Jun 02, 2010 at 5:35 PM


  • Snooth User: dmcker
    Hand of Snooth
    125836 7,121

    I just had an excellent Tempranillo from Ribera del Duero (2006 Aalto--superb wine with plenty of oak bringing toast, pencil lead and spice on the nose, a lusciously rich and dense palate with lots of black fruit, and a very long finish; still too young even after 4 hour decant; will gain much more complexity with age, I imagine) and they call the grape Tinto Fino. That got me curious, so I went hunting for all the synonyms for tempranillo I could find:
    Aldepenas, Aragones, Aragonêz (Portugal), Aragonez Da Ferra, Aragonez de Elvas, Arganda, Arinto Tinto, Cencibel (Castile La Mancha, Madrid, Aragón, Extremadura, Murcia), Cencibera, Chinchillana (Extremadura), Chinchillano, Chinchilyano, Cupani, Escobera (Extremadura, S. America), Garnacho Foño (S.America), Grenache de Logrono, Jacibiera (Castile La Mancha, S. America), Jacivera, Juan Garcia, Negra de Mesa, Ojo de Liebre, Olho de Lebre, Sensibel, Tempranilla, Tempranillo de la Rioja, Tempranillo de Perralta, Tempranillo de Rioja, Tempranillo de Rioza, Tinta Aragones, Tinta de Santiago, Tinta de Toro, Tinta Do Inacio, Tinta Monteira, Tinta Monteiro, Tinta Roriz (Portugal), Tinta Roriz Da Penajola, Tinta Santiago, Tinto Aragon, Tinto Aragonez, Tinto de la Ribera, Tinto de Madrid (Toledo, Cantabria, Salamanca, Soria, Valladolid, Madrid), Tinto del País (Castile/Leon, Rioja), Tinto de Rioja, Tinto de Toro (Zamora), Tinto del Toro, Tinto Fino (Castile/Leon, Madrid, Valencia, Extremadura, Rioja), Tinto Madrid, Tinto Pais, Tinto Ribiera, Tinto Riojano, Ull de Llebre (Catalan for "Eye of the Hare"), Valdepeñas (also in California), Verdiell (Catalonia), Vid de Aranda (Burgos),[25] Tinta Santiago (S. America) and Tinta Montereiro (S. America).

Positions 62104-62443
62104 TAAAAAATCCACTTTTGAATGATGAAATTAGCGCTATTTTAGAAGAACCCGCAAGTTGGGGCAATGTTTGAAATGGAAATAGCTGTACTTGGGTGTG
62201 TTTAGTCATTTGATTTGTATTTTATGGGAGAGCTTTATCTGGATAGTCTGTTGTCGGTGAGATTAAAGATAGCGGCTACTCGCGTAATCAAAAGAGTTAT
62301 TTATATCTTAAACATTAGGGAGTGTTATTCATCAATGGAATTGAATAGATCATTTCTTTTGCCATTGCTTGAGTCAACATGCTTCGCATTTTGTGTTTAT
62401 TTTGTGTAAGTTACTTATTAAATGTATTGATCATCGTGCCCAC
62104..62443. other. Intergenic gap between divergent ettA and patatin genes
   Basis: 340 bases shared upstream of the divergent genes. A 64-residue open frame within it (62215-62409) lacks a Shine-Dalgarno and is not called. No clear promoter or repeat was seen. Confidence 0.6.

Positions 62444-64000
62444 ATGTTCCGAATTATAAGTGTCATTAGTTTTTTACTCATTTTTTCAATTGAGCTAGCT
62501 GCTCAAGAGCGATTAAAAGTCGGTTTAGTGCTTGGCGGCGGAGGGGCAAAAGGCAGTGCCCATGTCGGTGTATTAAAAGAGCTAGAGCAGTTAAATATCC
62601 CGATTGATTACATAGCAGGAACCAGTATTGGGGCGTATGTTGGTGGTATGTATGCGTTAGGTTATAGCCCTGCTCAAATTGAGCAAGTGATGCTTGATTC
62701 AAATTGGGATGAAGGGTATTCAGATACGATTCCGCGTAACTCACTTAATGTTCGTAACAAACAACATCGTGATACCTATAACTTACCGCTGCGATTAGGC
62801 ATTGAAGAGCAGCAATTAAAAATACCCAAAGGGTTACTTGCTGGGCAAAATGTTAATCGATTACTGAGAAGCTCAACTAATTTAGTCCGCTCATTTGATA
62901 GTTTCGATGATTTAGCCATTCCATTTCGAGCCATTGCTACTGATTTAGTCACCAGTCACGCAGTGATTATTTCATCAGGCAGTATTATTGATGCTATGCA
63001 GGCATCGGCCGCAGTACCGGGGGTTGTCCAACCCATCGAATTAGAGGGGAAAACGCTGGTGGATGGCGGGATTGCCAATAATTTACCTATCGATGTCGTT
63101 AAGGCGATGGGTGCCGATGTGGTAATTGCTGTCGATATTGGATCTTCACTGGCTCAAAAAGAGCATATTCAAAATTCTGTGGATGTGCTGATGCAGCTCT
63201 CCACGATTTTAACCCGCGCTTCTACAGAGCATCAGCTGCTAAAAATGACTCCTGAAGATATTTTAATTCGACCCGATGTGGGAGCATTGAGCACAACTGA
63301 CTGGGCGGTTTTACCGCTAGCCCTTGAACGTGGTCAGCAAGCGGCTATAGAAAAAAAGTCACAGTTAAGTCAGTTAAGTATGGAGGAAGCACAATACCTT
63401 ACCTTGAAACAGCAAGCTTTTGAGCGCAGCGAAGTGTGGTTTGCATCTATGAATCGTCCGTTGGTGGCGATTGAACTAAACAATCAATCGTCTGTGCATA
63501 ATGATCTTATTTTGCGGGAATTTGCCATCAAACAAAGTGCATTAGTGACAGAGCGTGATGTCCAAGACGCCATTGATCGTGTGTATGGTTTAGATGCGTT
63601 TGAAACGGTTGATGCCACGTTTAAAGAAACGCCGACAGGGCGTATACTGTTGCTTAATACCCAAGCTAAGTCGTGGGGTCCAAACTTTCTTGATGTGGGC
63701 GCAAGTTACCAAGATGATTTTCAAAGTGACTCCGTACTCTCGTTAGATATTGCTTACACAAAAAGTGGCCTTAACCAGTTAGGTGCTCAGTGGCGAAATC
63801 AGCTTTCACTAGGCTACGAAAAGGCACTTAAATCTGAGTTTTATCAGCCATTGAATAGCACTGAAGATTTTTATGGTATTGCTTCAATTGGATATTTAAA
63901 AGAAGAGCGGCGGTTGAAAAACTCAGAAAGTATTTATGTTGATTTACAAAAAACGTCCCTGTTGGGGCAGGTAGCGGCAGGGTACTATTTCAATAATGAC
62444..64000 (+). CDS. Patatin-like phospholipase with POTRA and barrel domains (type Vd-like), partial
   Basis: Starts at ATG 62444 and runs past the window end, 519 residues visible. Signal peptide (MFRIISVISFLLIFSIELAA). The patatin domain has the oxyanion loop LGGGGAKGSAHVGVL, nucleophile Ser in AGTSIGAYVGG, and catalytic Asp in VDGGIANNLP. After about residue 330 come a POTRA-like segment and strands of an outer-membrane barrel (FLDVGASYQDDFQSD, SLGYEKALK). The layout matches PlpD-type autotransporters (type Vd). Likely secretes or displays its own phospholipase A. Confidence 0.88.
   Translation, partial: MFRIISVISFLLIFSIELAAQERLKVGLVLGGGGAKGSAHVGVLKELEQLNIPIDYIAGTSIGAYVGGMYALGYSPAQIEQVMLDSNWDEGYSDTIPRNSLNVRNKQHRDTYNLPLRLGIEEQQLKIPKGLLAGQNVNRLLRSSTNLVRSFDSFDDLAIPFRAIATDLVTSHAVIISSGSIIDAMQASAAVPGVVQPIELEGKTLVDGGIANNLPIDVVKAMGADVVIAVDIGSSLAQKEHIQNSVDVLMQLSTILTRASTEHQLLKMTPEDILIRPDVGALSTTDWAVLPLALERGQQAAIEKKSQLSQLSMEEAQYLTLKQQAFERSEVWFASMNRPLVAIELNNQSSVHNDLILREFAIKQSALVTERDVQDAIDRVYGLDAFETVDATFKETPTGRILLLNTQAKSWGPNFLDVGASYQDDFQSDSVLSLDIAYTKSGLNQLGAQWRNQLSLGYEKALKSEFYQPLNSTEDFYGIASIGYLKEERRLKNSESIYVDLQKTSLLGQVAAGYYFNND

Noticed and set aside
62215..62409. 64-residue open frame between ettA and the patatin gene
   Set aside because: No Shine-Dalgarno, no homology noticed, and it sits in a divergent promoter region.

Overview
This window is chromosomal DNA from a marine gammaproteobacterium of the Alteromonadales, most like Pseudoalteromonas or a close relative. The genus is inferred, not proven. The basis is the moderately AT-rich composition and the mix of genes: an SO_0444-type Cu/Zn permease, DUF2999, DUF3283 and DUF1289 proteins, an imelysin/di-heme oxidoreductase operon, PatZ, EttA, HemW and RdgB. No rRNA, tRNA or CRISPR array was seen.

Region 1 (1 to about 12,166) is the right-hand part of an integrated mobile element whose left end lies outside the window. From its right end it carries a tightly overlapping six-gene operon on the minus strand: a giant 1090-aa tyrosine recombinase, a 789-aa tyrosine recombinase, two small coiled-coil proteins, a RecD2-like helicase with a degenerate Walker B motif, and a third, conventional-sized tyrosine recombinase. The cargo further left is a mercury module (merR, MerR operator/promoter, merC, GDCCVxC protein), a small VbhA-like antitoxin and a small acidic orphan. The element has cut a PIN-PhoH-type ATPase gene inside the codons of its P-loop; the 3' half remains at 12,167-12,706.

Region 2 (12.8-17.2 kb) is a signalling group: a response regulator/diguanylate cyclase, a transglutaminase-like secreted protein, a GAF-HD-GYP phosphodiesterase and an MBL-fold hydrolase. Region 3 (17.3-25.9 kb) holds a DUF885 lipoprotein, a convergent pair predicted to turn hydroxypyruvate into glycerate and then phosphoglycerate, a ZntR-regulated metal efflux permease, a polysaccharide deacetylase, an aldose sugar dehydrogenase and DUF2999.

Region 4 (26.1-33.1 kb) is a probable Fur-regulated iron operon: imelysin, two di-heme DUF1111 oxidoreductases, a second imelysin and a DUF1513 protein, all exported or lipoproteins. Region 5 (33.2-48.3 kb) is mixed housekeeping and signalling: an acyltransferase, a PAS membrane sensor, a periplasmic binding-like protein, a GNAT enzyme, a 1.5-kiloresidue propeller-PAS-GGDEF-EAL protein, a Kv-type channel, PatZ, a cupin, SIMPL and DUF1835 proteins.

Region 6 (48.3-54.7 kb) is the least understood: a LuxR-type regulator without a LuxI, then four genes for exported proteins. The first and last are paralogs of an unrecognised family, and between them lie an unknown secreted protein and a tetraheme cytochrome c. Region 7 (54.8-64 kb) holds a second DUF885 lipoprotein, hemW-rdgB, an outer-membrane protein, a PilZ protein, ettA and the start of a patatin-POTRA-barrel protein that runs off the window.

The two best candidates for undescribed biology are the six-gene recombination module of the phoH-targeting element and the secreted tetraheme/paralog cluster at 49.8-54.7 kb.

Most thanks are due to riojawine.com and Wikipedia...

    Jun 02, 2010 at 11:14 PM


  • Snooth User: WineYolanda09
    Hand of Snooth
    302051 108

    Another good example of Ribera terroir is Valtravieso Crianza. Plenty of fruit still in it, coffee and cocoa notes and good structure. And good value, at about $15 a bottle.

    Jun 03, 2010 at 3:39 AM


  • Snooth User: juande2
    476493 5

    The most impressive I've ever tasted was Linaje Garsea Reserva 2005. Truly amazing. Cacao, toffees, chocolates perfect integrate. Fantastic balance and the price in the restaurant didn't pass the 25 euros. This price for a Ribera del Duero Reserva is so good when a wine of its quality comes full of surprises and sensations.
    Linaje Garsea 05

    Jun 04, 2010 at 6:42 AM


  • Snooth User: Gregory Dal Piaz
    Hand of Snooth Voice of Snooth
    89065 204,493

    Thanks everyone. These are some impressive wines with many values out there.

    Jun 04, 2010 at 10:43 AM


  • Snooth User: mmrmaid
    304930 42

    on my desk i have a post it with notes from a wine spectator regarding a 2005 Izquierdo Antonio Ribera del Duero ...
    "cedar violet blueberry minerals black fruit plummy opulent"...wine advocate gave it 96 points, it's 100% tempranillo..the flavor profile just intrigued me to no end, and after reading your article, methinks i need to go find a bottle!

    Jun 30, 2010 at 11:56 AM